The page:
they all commenced dancing about with joy, calling
me their father."
Perhaps the next most important class of animal-
enemies of men is that of the sharks. Of sharks,
there is a large number of species. They are of
various sizes and inhabit all seas, from Arctic and
Antarctic to tropical latitudes. They are most abun-
dant, of greatest size and of most importance, in




the tropics, however; and it is among the coral
rings of the Pacific Islands, and along the shining
sands of the Gold Coast, that the shark is the
most dreaded.
In the South Sea Islands, everybody swims from
infancy, like so many water-dogs. It is asserted
that a Mexican is taught to ride before he learns to
walk. It is just as near truth-and, indeed, very
little removed-to say that a native of the Sand-
wich or Society Islands can swim before he can
creep. Babies a few months old are tossed into the
surf, and, before they have cut their teeth, they be-
come as lively and safe in the water as ducks. We
have accounts of these people swimming incredible
distances. Ten or a dozen miles seem to offer no
difficulty whatever to them; and when ships ap-
proach the shores of the less civilized islands, they
are surrounded by men and women and children,
who sport about the bows like dolphins, long before
the sailors have thought of taking in sail or pre-
paring to anchor.
But along a tropical coast, where hundreds of
people are constantly at play in the surf, and often
are far out from shore, it is to be expected that

..'. ._,

.-a .:
..... .-- ,, .V

I, rl: ,I
often get a
Fortunately, all sharks, or nearly all, are surface-
swimmers. They do not lurk at the bottom or float
in the depths, like the true bony fishes; usually,
therefore, their great triangular back-fins appear
above the water and give the bathers warning. The

sight always produces great consternation, and a
rush for the shore takes place, though some-
times the crowd will unite, and, by shouting and
splashing, frighten the great fish away. Yet, not
infrequently, he comes upon them unawares, and,
dashing into their midst like a streak of white
light, is scarcely observed before the death-scream
of some wretched bather is drowned, almost before
uttered, as he is dragged down, and the next wave
rolls in red with blood, or casts high upon the
gleaming beach some torn fragments of what was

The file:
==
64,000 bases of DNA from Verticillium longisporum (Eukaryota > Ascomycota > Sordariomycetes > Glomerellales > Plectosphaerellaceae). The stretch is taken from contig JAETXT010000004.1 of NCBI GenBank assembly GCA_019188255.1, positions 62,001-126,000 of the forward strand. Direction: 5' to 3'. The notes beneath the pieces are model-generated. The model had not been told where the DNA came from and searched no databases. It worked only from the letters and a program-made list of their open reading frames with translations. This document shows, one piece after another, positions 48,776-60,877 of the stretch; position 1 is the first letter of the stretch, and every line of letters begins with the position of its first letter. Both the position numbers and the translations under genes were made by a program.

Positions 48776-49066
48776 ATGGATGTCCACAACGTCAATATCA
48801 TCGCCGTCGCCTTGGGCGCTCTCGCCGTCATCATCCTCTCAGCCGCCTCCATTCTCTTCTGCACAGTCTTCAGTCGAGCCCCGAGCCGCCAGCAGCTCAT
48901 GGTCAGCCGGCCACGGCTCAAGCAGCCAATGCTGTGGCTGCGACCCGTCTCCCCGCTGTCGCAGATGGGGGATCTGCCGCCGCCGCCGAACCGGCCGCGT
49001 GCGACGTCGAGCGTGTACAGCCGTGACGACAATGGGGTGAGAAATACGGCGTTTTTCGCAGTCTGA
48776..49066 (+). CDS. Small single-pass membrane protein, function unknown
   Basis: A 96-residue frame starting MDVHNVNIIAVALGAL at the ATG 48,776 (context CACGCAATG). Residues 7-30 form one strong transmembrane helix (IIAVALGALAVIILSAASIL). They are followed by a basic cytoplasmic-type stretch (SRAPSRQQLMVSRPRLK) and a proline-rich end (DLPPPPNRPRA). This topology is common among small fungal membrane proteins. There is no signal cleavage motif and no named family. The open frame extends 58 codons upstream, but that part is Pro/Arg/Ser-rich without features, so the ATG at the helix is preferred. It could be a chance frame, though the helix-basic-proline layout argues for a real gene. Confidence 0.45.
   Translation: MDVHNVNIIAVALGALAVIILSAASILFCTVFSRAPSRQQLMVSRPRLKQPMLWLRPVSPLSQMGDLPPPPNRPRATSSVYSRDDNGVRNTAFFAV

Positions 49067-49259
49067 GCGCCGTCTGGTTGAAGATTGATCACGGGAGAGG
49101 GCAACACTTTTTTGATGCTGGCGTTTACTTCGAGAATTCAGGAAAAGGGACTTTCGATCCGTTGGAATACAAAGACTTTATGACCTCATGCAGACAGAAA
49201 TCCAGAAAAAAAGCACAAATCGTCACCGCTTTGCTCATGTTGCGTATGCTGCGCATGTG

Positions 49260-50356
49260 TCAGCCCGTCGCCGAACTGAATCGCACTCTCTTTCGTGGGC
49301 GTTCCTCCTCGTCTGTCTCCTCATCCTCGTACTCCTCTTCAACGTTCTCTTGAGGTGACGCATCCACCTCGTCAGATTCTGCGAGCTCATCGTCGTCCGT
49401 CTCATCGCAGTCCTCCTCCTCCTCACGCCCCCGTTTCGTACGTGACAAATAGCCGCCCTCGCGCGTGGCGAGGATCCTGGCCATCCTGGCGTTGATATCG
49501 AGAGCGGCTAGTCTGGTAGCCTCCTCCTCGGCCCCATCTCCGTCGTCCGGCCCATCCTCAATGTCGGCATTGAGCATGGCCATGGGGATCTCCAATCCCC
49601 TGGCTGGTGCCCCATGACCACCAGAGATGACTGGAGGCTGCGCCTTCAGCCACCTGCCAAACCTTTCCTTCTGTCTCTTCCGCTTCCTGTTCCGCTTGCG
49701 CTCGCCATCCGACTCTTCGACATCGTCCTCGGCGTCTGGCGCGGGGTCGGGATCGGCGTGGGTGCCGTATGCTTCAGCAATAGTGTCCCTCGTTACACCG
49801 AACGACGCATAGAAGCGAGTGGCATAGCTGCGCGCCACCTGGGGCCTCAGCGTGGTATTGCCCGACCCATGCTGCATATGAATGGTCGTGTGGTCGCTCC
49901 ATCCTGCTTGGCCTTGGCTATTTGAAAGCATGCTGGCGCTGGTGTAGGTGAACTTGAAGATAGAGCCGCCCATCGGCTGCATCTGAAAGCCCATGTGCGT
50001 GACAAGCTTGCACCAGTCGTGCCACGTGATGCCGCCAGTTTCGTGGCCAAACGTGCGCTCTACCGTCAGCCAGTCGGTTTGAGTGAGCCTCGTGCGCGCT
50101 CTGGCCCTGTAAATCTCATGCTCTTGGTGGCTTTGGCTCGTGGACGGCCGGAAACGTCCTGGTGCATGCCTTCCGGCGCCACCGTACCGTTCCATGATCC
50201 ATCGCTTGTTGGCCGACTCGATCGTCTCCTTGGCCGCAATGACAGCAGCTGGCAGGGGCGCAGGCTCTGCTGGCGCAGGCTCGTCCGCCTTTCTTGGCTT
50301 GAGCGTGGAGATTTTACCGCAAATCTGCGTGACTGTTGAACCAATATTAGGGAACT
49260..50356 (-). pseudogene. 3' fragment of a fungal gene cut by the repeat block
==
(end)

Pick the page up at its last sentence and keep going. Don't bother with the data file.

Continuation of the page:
once their friend. Looking seaward, they see the
shark cruising back and forth, eager for another
victim, and perhaps they go out to attack him, in
revenge. But the surf-riding is over for that day,
for the shark will stay there many hours, in hope
of more prey.
Perhaps the metropolis of shark life is off the
western coast of Africa. They found there always
plenty of food, furnished by the slave-ships which
used to haunt those waters. There are few good
harbors along the whole of that extensive sea-coast.
The ships, therefore, were obliged to anchor some
distance away. and send back and forth to the
shore by the small boats. It was thus
that the slaves were taken on board. But
th, passage through the surf was always
.i.l gerous, and often the yawls were cap-
^. sized. On such occasions, few of
S'- the blacks were ever seen again.
S The sudden activity of the swarms
of ever-present sharks, and the
r blood-stained water, told suffi-
ciently well their fate. Troops
S of these same sharks would follow
_-_.- a slave-ship clear across the At-
-_-----.- lantic, sure of their daily meal of
_-_.. dead and dying captives, which
were thrown overboard from those
floating dens of the most awful
human misery the world has ever
seen-misery that we cannot even
think of without a sick and shud-
dering sense of horror.
t ome of the Polynesian fishermen be-
I:.r. alluded to, nevertheless, do not hesitate
t.:. .n-.:I: and conquer the largest shark in his
ri .- -i :ment. The fish does not see very
..:Ii. ii.. ,. not very quick in any but a straight-
i:ul .Ad toi..;nient. The swimmer, armed with a
long knife, watches the shark's onslaught coolly,
and just as the great fish opens his horrid mouth
to seize the brave man in his jaws, the fisherman
dives out of reach, and plunges his knife deep into
the shark's belly, as the disappointed monster
passes over his head. This feat is attempted only
by the coolest and ablest divers, you may be sure,




but it is done; and it is one of the most splendid
examples I know of the success of human pluck
against animal force greatly its superior. Should
the swimmer fail in his plan by an
instant of time, his life must pay the
penalty. The pearl-divers in the
Gulf of California are said to employ ,
an equally audacious method of
fighting the sharks which -torment ''
them when at work on the deep-sea
beds of the pearl-oyster. They carry
with them a stick of hard wood about
a foot long, sharp-pointed at both i'1
ends. Finding that a shark is med-
itating an attack, they grasp this
stick in the middle, and calmly await
him. When he opens wide his
mouth, they dexterously shove in the 'l.!iii
sharp stick, crosswise, and then get
out of his way as fast as possible, ,
while the too-eager shark shuts his ll
jaws only to find that he has mor- i '.''
tally wounded himself by punching i' j
holes in the roof and floor of his
mouth. I cannot vouch for this
story; the reader must take it for ,'
what it is worth. " '' .
Not long ago I read, in the New
York Herald, a diver's narrative of